“I hate feeling obligated to make him think I think everything is fine,” she said. “It’s been this thing hanging over me. I feel like I have to be nice to this person just because he knows people.”
In his emailed statement, Thrush said that the night in June with the young woman was the last time he’s had a drink. He wrote:
The June incident [described above] was a life-changing event [for me]. The woman involved was upset by my actions and for that I am deeply sorry.
Over the past several years, I have responded to a succession of personal and health crises by drinking heavily. During that period, I have done things that I am ashamed of, actions that have brought great hurt to my family and friends.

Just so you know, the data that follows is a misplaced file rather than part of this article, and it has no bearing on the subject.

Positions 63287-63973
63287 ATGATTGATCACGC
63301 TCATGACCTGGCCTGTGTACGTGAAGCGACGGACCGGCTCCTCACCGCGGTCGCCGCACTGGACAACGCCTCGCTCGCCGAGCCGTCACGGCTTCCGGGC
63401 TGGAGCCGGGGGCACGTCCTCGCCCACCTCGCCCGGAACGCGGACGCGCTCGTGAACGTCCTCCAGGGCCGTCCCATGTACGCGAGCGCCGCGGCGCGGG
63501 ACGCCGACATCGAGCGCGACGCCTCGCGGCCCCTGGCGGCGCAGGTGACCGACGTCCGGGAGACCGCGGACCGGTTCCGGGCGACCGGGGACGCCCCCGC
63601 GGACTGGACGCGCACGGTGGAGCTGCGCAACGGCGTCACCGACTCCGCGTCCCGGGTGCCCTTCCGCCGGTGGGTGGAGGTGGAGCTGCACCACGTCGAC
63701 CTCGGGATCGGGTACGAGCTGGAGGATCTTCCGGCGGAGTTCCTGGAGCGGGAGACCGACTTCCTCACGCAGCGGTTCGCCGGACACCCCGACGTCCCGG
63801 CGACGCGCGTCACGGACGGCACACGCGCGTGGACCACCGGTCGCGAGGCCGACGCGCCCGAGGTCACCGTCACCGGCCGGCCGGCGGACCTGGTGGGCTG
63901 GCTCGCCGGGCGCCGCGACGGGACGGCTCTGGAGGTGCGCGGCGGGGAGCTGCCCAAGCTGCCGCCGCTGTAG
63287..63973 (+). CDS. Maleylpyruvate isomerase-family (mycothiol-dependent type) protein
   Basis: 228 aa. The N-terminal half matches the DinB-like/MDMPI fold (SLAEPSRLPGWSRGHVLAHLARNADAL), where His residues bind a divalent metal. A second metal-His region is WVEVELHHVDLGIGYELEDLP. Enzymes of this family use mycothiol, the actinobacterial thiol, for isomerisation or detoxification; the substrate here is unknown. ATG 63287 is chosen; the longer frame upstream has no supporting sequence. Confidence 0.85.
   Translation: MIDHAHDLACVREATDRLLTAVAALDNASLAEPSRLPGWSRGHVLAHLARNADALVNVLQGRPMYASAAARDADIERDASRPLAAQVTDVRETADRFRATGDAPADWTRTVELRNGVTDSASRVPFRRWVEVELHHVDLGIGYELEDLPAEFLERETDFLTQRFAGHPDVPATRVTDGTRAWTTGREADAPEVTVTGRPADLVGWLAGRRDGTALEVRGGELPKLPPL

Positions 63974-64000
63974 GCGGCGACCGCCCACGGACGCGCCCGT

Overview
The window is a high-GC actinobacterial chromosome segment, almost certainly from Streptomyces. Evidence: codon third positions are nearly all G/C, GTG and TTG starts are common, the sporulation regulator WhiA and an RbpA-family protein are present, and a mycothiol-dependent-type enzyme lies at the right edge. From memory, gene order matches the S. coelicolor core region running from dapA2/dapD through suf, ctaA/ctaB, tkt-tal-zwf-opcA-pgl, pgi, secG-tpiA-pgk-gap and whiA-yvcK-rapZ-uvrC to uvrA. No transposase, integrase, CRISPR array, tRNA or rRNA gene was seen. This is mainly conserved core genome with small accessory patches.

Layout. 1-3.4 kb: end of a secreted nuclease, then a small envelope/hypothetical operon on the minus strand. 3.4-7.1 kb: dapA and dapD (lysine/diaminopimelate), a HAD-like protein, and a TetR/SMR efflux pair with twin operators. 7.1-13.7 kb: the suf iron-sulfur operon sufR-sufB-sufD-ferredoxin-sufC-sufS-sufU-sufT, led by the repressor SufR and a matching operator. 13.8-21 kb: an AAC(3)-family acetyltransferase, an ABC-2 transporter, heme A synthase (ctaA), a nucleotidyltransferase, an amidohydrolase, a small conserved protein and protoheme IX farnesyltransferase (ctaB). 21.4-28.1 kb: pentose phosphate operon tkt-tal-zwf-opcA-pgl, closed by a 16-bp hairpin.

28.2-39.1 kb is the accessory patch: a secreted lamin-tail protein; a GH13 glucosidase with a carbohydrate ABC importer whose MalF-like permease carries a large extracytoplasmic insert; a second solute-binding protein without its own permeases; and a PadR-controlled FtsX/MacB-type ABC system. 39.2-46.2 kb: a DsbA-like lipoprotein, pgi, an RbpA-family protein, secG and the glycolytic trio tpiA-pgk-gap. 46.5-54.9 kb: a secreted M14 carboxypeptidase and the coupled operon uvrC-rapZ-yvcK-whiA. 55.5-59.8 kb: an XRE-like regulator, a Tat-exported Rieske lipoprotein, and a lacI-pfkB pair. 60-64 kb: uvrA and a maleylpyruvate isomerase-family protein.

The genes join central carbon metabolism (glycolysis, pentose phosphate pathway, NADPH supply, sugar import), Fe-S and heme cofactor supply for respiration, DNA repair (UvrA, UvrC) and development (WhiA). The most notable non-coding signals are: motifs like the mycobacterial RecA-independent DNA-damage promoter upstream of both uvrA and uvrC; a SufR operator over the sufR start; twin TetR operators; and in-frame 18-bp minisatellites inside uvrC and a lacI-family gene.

I have not taken a drink since June 15, 2017, have resumed counseling and will soon begin out-patient treatment for alcoholism. I am working hard to repair the damage I have done.
“I feel really strongly about not creating a toxic environment”
In the course of his text dialogue with Padró Ocasio about the incident with her friend, Thrush wrote, “I feel really strongly about not creating a toxic environment.”
Back at Politico years ago, Thrush’s behavior contributed to a toxic environment I experienced. Dozens of people told me that Politico has changed dramatically since Carrie Budoff Brown took over a year ago as the publication’s editor. Multiple men and women who work for her say her standards are high and she has no time for the kind of behavior I described.